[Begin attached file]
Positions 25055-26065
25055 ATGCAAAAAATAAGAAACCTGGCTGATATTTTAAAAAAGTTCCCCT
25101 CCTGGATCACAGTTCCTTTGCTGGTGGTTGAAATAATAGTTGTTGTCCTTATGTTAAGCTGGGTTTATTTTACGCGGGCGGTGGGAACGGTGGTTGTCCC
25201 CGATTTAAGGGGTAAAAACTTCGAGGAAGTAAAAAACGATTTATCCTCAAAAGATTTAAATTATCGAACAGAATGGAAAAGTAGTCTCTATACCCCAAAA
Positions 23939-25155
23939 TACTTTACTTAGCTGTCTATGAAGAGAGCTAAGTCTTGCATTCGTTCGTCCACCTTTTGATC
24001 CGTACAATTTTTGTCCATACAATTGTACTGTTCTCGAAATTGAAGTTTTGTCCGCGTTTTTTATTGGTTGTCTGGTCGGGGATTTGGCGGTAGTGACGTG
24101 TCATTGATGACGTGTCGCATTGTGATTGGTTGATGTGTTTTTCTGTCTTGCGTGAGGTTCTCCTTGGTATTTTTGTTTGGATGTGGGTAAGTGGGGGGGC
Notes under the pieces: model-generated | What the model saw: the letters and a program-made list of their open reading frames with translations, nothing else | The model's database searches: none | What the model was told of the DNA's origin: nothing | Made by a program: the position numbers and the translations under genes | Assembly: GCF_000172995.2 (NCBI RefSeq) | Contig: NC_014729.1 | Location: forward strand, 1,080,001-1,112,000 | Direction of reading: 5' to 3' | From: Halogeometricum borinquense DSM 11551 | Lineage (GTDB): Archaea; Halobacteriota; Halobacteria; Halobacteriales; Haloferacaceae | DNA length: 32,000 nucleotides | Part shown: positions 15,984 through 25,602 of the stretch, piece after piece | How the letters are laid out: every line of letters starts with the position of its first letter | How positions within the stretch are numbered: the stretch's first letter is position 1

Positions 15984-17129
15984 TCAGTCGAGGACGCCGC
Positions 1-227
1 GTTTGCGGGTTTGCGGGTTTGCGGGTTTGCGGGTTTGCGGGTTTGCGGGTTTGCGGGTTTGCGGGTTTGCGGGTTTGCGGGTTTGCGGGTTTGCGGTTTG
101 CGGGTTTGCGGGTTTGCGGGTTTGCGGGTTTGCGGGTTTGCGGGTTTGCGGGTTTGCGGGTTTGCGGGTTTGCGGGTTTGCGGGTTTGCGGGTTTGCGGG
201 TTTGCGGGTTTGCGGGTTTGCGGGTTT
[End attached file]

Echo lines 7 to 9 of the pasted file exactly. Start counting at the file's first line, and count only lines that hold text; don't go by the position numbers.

24001 CGTACAATTTTTGTCCATACAATTGTACTGTTCTCGAAATTGAAGTTTTGTCCGCGTTTTTTATTGGTTGTCTGGTCGGGGATTTGGCGGTAGTGACGTG
24101 TCATTGATGACGTGTCGCATTGTGATTGGTTGATGTGTTTTTCTGTCTTGCGTGAGGTTCTCCTTGGTATTTTTGTTTGGATGTGGGTAAGTGGGGGGGC
Notes under the pieces: model-generated | What the model saw: the letters and a program-made list of their open reading frames with translations, nothing else | The model's database searches: none | What the model was told of the DNA's origin: nothing | Made by a program: the position numbers and the translations under genes | Assembly: GCF_000172995.2 (NCBI RefSeq) | Contig: NC_014729.1 | Location: forward strand, 1,080,001-1,112,000 | Direction of reading: 5' to 3' | From: Halogeometricum borinquense DSM 11551 | Lineage (GTDB): Archaea; Halobacteriota; Halobacteria; Halobacteriales; Haloferacaceae | DNA length: 32,000 nucleotides | Part shown: positions 15,984 through 25,602 of the stretch, piece after piece | How the letters are laid out: every line of letters starts with the position of its first letter | How positions within the stretch are numbered: the stretch's first letter is position 1